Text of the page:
Harrison County

10 things you need to know about the state of Harrison County in 2019

Replenishment project, not exposed seawall, is the only way to fix Harrison County beach

Harrison County Sand Beach Director Chuck Loftis explains the problems of maintaining a man-made beach, and why exposing more of the sea wall won’t solve the wind erosion problem.
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Harrison County Sand Beach Director Chuck Loftis explains the problems of maintaining a man-made beach, and why exposing more of the sea wall won’t solve the wind erosion problem.

He declared Harrison County to be in “excellent shape,” and then Harrison County Board of Supervisors President Marlin Ladner highlighted projects and programs that are ongoing or coming to the county in 2019.

A crowd of 400 attended the Coast Chamber of Commerce State of the County address at IP Casino Resort on Thursday morning. These are the highlights:

1. No tax increases

Ladner said the county hasn’t raised millage in more than 20 years, and this year the Harrison County School District isn’t asking for an increase, an announcement that brought applause from the crowd. The county gets .8 percent of the gross casino revenue that it shares with the schools.

Whether they have a casino in their district or not, he said, “All the schools in Harrison County do receive some portion of the casino tax.”

2. Sports-betting boom

Coast casinos had their best December in the 26-year history of the industry. Revenue of more than $1.2 billion was the best showing on the Coast since 2008, before the Great Recession hit.

Ladner said he hopes one day there will be a casino in the county’s unincorporated area, “which would be very helpful.”

3. New industry

FL Crane & Sons, a finishing contractor, is moving into the North Harrison County Industrial Complex near Saucier. It is the first business in the industrial park and Ladner said that like a model home, he expects it will draw others to the park.

The business will create about 50 jobs, he said.

4. Stopping sandy roads

The state and county spend hundreds of thousands of dollars each year to remove sand from U.S. 90 along the 26 miles of sand beach in the county.

Ladner said officials thought the “common-sense approach” would be to lower the sand profile and reveal more of the seawall. But “the Corps of Engineers informed us that was not going to happen,” he said.

The sand protects the aging seawall, he said, and the county is instead planting sea grass on the sand dunes to help keep it in place.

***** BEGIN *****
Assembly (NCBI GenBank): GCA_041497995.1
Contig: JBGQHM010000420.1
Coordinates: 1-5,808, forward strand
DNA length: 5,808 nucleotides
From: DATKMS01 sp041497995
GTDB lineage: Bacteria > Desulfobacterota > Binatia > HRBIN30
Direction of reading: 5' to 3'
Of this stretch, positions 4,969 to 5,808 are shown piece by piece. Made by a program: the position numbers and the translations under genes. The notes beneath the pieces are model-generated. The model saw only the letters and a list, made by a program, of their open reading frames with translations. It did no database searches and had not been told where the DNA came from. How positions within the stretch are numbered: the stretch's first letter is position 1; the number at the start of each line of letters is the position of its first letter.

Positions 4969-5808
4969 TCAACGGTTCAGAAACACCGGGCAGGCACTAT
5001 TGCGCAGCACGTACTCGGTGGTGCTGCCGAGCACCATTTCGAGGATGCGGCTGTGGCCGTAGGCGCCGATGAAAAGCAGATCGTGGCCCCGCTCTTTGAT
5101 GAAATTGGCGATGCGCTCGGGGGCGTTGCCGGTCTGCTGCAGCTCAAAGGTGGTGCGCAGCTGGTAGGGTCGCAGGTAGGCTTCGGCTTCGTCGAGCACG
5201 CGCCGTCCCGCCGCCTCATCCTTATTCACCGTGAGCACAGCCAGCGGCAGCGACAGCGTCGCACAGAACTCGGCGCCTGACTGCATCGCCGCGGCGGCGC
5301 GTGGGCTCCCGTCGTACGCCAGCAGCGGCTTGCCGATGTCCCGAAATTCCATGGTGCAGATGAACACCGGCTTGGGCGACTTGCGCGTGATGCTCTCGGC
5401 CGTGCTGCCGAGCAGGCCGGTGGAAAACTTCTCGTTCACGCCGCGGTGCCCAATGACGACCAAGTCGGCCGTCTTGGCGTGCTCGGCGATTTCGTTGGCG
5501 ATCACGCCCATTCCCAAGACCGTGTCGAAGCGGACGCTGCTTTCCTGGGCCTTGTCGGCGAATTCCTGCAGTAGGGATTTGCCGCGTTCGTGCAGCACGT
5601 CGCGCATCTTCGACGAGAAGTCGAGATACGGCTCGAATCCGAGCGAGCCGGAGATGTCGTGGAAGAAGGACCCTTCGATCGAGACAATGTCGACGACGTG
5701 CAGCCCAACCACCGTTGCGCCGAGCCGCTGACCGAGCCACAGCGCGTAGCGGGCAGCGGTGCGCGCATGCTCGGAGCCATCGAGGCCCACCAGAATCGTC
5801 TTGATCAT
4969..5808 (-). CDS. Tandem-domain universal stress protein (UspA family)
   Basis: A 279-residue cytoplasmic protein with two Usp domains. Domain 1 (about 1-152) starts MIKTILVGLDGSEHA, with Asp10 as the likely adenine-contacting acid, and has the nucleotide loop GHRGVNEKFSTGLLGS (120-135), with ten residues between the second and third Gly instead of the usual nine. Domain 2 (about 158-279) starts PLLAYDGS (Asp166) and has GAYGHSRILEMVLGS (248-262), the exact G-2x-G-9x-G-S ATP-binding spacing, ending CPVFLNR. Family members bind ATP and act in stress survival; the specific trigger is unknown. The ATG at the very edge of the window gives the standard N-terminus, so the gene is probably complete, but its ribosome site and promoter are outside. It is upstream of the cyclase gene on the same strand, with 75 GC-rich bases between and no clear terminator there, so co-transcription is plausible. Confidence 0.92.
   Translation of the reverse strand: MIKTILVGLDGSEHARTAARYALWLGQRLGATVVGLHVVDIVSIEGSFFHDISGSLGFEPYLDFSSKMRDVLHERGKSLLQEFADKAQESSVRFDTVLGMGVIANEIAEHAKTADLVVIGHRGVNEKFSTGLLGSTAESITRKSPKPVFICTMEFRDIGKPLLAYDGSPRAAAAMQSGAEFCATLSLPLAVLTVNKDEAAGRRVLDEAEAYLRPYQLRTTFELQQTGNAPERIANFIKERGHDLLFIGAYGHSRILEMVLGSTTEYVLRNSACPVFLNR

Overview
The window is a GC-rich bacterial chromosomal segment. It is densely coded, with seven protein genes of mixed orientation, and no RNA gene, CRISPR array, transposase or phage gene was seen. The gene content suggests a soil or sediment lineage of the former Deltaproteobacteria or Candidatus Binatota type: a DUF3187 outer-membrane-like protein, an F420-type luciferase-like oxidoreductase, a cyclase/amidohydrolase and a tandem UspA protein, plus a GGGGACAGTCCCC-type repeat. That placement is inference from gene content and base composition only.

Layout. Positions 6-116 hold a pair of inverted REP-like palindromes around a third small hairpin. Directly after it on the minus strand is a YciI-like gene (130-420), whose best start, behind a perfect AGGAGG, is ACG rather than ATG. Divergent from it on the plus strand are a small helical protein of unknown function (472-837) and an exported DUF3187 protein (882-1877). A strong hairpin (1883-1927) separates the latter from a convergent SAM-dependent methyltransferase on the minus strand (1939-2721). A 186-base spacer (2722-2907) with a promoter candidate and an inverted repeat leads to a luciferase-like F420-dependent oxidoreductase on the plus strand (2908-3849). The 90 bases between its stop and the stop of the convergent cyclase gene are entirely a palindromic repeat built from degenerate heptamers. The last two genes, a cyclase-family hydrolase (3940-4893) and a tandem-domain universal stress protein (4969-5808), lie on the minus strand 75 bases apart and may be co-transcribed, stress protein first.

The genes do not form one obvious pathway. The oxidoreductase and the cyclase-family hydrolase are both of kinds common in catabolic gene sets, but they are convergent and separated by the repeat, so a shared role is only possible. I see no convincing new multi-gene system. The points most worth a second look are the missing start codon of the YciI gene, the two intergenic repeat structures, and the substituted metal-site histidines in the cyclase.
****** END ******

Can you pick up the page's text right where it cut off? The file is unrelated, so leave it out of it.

The county also now has 21 fire pits on the beach that can each be rented for a night for $25.

5. More Biloxi parking

An extra 100 parking spaces are being added at the Biloxi courthouse, where he said parking has been a problem.

6. A ‘hot spot’

The nursing and pharmacy schools and other medical complexes at Tradition have the potential to bring $2 billion in investment to the county.

“That’s potentially a really hot growth spot in Harrison County,” he said.

7. ‘Optimistic’ on mental health crisis

Harrison County, along with supervisors in Hancock, Stone and Pearl River counties, are working to continue mental health services in South Mississippi following the crisis at Gulf Coast Medical Health.

Ladner said he is optimistic that services can be maintained.

8. Hotel finally comes to Coliseum

A 150-room, Mariott-brand hotel at the Coast Coliseum and Convention Center will be built without any public money, he said, because the supervisors were against subsidizing a business that will be in competition with other hotels in the area that aren’t supported by taxes.

The county is funding repairs to the roof of the Coliseum and new carpeting at the Convention Center. The supervisors see the complex as a major asset to county, “and of course we want it to flourish,” he said.

9. Jail upgrades, road center

The county is spending $2.5 million for upgrades and security measures at the Harrison County jail, including computers and software, more surveillance cameras and new locks.

The county also is doing a study of all the roads and is looking at whether to repair or relocate the county work center on Lorraine Road.

10. Expanding water/sewer service

Harrison County is expanding water and sewer services in the unincorporated areas of the county with federal grants instead of local revenue bonds. This encourages development and cleans up the environment, Ladner said.

People don’t realize how many failed septic systems there are in the county, he said, and the runoff “ultimately winds up in the Mississippi Sound.”

Mary Perez is the business and casino reporter for the Sun Herald and also writes about Biloxi, jobs and the new restaurants and development coming to the Coast. She is a fourth-generation journalist.